Placer County chefs share their mandarin creations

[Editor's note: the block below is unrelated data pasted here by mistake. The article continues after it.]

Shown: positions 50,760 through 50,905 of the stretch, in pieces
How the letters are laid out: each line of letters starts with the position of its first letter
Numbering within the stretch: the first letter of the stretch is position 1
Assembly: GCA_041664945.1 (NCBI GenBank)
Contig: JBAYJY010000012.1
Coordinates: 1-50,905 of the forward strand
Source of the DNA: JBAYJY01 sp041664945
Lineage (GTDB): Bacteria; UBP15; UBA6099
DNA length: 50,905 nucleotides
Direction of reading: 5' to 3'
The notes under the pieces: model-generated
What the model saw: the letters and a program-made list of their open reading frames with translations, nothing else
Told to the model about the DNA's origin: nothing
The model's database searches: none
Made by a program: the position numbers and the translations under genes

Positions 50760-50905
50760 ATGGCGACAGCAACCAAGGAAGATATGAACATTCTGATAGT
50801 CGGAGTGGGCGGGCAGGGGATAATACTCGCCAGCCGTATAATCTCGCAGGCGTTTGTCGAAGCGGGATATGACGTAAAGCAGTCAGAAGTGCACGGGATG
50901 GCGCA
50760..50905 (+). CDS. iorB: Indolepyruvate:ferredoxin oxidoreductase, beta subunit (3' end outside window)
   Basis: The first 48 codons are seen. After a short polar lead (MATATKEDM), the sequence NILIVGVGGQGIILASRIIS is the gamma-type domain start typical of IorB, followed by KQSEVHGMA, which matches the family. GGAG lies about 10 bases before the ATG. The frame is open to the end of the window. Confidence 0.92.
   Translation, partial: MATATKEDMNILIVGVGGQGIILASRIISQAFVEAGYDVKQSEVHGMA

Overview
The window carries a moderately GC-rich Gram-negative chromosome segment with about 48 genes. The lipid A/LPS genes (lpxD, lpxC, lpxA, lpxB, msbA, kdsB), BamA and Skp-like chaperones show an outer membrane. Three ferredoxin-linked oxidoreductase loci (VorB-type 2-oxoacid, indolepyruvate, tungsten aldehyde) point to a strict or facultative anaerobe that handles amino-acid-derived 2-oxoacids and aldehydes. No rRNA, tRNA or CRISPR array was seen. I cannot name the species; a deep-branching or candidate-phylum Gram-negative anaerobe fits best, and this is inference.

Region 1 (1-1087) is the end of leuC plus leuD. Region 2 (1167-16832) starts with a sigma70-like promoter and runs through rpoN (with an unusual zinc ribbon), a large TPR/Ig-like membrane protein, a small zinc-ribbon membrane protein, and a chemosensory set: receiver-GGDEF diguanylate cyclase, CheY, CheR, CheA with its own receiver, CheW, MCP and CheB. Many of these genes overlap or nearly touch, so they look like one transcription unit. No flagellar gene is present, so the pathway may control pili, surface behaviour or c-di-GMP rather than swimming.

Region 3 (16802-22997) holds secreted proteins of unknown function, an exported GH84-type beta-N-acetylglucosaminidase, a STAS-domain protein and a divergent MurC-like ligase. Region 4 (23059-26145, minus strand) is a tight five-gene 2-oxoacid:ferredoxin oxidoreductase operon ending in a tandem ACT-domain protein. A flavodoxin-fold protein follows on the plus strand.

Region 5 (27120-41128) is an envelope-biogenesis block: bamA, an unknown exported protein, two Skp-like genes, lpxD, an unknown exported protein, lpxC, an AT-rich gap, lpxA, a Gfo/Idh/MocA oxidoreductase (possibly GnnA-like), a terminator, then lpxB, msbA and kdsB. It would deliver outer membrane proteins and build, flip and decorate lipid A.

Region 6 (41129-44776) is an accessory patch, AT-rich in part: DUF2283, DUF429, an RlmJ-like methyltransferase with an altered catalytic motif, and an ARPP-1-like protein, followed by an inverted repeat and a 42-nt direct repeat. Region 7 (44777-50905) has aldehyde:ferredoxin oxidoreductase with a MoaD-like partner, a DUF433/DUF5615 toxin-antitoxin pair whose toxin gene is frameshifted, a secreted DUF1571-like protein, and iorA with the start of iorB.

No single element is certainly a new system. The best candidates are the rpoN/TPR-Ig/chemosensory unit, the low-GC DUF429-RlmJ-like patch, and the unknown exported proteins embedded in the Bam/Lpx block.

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The 18th annual Mountain Mandarin Festival kicks off Friday, Nov. 18, and chefs from Placer County and beyond will compete for the coveted Best of Show title in the festival’s recipe contest. Best of Show will win a $1,900 set of Kitchen Craft cookware, and the top-place winners of each category will receive $100. In addition, Snow’s Citrus Court will offer bonus cash prizes for entries that use their products. Categories for main dishes, side dishes including preserves and desserts are open to all ages. Dishes with completed entry forms should be delivered to the Armory Building Cooking Stage between 11:30 a.m. and noon Sunday, Nov. 20. Judging begins at 12:15 p.m. Applications with complete rules and regulations are available at “The mandarin orange is a gourmet treat in its original container – the peel,” said Ralene Snow of Snow’s Citrus Court in Newcastle. “But it is also a great ingredient, from beverages to desserts and all things in between.” Here are some recipes you can use for inspiration: Killer Kahlua mandarin cake The 2011 Mountain Mandarin Festival Recipe of the Year. One box chocolate cake mix Four eggs 3/4 cup mandarin olive oil 1 cup milk chocolate chips One (3.9 ounce) instant chocolate pudding mix 1/3 cup Kahlua or pre-made instant coffee 1 pint sour cream Mix all, pour into well-greased fluted stoneware pan. Microwave 18 minutes. Invert on serving platter, leaving pan on top for at least 10 minutes. Remove pan slowly after 10 minutes and cool. Top with drizzle. Drizzle: 2 tablespoons butter 1½ cups powdered sugar 1½ cup 4 Oranges Vodka or fresh mandarin juice Glazed sweet potatoes Snow’s Citrus Court 6 tablespoons butter 1/2 cup brown sugar 2/3 cup water 1 cup mandarin orange juice 1 mandarin orange – segmented, coarsely chopped. Save the peel Six medium-sized sweet potatoes or yams. Finely chop peel. In order listed, place all ingredients in a heavy saucepan. Bring to a boil, stirring often, reduce to simmer. Cook for three to five minutes. Peel potatoes, cut into serving pieces. Arrange in a single layer in a sided baking dish. Pour prepared mixture over top. Bake at 350 degrees, basting with pan liquid every 20 minutes. Bake until tender, 20 to 30 minutes. Mandarin orange dumplings in nest of noodles Nancy Muir took home the grand prize in the 2010 contest with this entry. Dumplings 16 mandarin oranges 16 won ton wrappers One package Chinese noodles 1/4 pound ground turkey 2 teaspoons chili sauce 2 tablespoons minced ginger 2 tablespoons hoi sin sauce Four scallions, diced Four water chestnuts, minced 16 mint leaves, julienne Sauce 1 cup Newcastle Preserves mandarin preserves 1/4 teaspoon chili sauce Six mint leaves, julienne To assemble: Peel mandarin oranges and set aside six. Process 10 of the oranges in food processor. Combine turkey, hoi sin sauce, chili sauce, vegetables and 1/4 cup strained mandarin oranges. Mix in meat and vegetables. Wontons Fill wontons with 2 tablespoons of the meat filling. Use egg whites or water to fold wonton skin around the meat filling. Put dumplings in wire or bamboo steamer of boiling water, steam for 10 minutes. Sauce Combine preserves, chili sauce and six mint leaves, heat to a simmer. Noodles Cook noodles in water until done. Drain and chill. Place noodles on a plate and swirl into nests. Place wontons on top of noodles and top with sauce. ---------- Pick the perfect fruit Ralene Snow, of Snow’s Citrus Court in Newcastle, and Jan Thompson, of Newcastle Produce, offer these tips when choosing mandarins. Snow: “It should feel heavy, which means it has a lot of juice. The skin should be tight to the fruit – it shouldn’t feel puffy. It doesn’t matter if there’s a little exterior scratch or mark … if we have wind it might have a little branch mark on it, and that doesn’t affect the fruit.” Thompson: “The fruit changes during the season. The mandarin can be really good quality without being totally orange. It can have a little green on it and still be perfectly wonderful. Late in the season, even at the very end of the season, you still get fruit with some green on it, and that’s not really a sign of not being ripe. They shouldn’t be teeny-tiny, but small is good.”